Contrast and compare:organize the information in your brain
Contrast and compare: organize the information in your brain
The recognition of clinical patterns is the key action to select a diagnosis when different entities share common signs and symptoms. Although the way in which each physician approaches a clinical problem can be very variable, there is agreement that the
reasoning process will be more effective if the information about diseases is properly stored in the brain, as “packages or pattern” where similarities and differences can be easily recovered at the proper time. These concepts should be taught early during the formative years in the Medical School.
Medical Education still value, quantity of information over “problem-solving” attitudes
Usually, when a disease is explained, there is always a section for “Differential Diagnosis”, but this is more a list of possibilities than a critical comparison between the problems. Later, during the clinical practice, almost intuitively and using the mental adaptive capacity, the doctor manages to establish the groups of processes that can be considered within a differential diagnosis and they are also able to detect the key or differentiating data between them.
The change in the way of teaching should be established early to the students of the first courses of Medicine
There is a controversy about when the techniques of “problem solving” or clinical reasoning strategies, should be implemented, but in our opinion the earlier the better, not only for the individual but also for the institutions.
Students and teachers must be trained in didactics and study techniques in order to integrate information more efficiently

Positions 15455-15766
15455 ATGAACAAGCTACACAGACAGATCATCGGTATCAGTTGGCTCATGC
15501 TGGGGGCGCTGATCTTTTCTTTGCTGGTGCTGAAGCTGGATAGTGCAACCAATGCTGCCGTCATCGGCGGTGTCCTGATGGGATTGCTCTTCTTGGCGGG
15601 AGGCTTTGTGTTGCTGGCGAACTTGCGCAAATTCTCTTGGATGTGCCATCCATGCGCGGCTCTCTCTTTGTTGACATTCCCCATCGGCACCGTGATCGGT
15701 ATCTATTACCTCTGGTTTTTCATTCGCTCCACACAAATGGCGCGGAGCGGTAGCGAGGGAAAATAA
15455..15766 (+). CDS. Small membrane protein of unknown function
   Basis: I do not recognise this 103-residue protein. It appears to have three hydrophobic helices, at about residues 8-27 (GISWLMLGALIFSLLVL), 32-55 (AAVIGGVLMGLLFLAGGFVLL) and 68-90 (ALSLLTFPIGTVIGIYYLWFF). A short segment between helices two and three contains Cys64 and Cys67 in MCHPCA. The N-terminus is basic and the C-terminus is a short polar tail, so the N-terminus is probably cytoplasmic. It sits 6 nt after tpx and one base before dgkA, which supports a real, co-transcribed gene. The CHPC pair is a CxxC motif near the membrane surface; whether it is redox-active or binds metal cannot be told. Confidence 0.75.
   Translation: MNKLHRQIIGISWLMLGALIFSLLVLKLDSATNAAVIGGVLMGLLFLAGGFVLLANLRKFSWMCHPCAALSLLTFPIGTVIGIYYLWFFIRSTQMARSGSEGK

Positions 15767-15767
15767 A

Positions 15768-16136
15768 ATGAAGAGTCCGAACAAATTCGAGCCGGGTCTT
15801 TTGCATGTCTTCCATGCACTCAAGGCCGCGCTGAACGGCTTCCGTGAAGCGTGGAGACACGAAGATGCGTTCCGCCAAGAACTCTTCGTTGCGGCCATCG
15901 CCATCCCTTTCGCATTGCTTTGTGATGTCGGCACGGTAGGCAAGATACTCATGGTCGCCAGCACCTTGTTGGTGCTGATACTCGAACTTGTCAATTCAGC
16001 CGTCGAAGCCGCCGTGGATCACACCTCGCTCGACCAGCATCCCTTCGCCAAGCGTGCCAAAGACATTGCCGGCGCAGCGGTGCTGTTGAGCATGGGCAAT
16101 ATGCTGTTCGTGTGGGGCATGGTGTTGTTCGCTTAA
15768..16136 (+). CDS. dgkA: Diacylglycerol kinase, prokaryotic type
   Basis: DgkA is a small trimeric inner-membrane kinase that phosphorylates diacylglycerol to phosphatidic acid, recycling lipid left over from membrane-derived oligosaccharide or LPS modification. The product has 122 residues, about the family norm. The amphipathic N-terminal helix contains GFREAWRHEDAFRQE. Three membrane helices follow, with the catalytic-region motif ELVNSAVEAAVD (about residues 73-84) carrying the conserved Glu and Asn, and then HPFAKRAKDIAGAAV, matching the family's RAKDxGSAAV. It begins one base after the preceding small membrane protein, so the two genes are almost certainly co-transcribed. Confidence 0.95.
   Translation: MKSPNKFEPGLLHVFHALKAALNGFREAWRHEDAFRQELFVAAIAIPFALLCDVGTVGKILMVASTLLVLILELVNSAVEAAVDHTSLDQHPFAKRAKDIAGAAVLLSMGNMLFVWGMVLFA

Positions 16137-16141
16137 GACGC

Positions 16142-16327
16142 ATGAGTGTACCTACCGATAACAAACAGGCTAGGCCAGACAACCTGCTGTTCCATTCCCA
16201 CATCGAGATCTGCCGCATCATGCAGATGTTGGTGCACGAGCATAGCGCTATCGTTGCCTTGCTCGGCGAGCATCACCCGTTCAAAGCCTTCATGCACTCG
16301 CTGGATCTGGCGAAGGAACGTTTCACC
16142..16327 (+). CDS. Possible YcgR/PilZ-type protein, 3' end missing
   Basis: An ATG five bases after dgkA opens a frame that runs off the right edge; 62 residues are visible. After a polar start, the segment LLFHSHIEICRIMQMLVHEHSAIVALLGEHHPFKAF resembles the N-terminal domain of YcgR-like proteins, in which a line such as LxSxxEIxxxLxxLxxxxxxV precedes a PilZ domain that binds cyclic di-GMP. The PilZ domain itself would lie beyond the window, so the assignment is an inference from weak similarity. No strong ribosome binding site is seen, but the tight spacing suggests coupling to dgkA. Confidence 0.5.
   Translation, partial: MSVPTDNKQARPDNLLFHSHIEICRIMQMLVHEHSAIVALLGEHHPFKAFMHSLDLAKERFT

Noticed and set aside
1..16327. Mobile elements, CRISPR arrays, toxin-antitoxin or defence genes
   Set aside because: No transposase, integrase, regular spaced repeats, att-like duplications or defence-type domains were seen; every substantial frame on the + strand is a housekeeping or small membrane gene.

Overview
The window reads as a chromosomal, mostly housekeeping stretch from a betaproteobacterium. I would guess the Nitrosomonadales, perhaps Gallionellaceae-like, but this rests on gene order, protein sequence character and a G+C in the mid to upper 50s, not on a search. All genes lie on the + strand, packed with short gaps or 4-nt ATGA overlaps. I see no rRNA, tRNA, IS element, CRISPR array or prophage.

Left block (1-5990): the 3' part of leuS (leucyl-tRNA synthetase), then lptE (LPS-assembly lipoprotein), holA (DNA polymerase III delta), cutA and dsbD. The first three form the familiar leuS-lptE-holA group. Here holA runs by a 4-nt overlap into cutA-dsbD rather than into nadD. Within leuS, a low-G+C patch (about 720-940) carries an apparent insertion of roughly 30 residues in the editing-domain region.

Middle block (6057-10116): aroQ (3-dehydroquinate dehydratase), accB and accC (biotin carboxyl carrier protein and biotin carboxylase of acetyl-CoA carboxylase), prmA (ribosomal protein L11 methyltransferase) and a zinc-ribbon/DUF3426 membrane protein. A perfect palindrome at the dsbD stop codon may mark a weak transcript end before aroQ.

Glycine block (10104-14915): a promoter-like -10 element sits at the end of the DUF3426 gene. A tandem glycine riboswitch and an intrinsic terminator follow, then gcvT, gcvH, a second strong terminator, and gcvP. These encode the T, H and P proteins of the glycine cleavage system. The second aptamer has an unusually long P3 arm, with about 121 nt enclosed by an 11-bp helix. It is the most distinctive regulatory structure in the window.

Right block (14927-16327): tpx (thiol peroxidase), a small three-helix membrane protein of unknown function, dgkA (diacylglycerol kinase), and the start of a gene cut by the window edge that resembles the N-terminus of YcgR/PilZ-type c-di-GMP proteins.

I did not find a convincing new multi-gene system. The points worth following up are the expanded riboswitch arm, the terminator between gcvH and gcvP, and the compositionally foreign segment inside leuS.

The encounters between a patient and a doctor give rise early to the first diagnostic hypotheses, among which is usually the right one. If at this moment the recovery of the information on the different entities is done in a comparative way, this will facilitate not only a correct differential diagnosis, but also a greater diagnostic precision, with the consequent benefit for all the actors involved in that encounter.
What are the barriers to incorporating these concepts into medical education?
In the first place, changes in Medicine are slow because the consequences of a wrong decision can be serious. In addition, the way of teaching should be restructured, beginning with the reform of contents, teaching from the comparison and from the contrast between related entities. All this must be integrated into a global model of care, with the inclusion of other important concepts such as patient safety knowledge, system training, problem-solving techniques, teamwork and, basically, establishing a “second circuit” of learning from clinical practice. We must incorporate these concepts in a new curriculum for health professions, giving rise to a new professionalism adapted to the new context. This attitude of change and improvement should be part of the training of new doctors, that is, they should have a curiosity that will help them move forward and produce these changes. As Abraham Flexner, the reformer of the teaching of Medicine in the United States, said 100 years ago:
“On the pedagogic side, modern medicine, like all scientific teaching, is characterized by activity. The student no longer merely watches, listens, memorizes: he does. His own activities in the laboratory and in the clinic are the main factors in his instruction and discipline. An education in medicine nowadays involves both learning and learning how; the student can not effectively know, unless he knows how. “(1910)
The concepts of differentiating patterns and the so-called “vertical reading” , have been masterfully exposed in a Course by Catherine Lucey of the University of San Francisco, and most of these concepts can be found on YouTube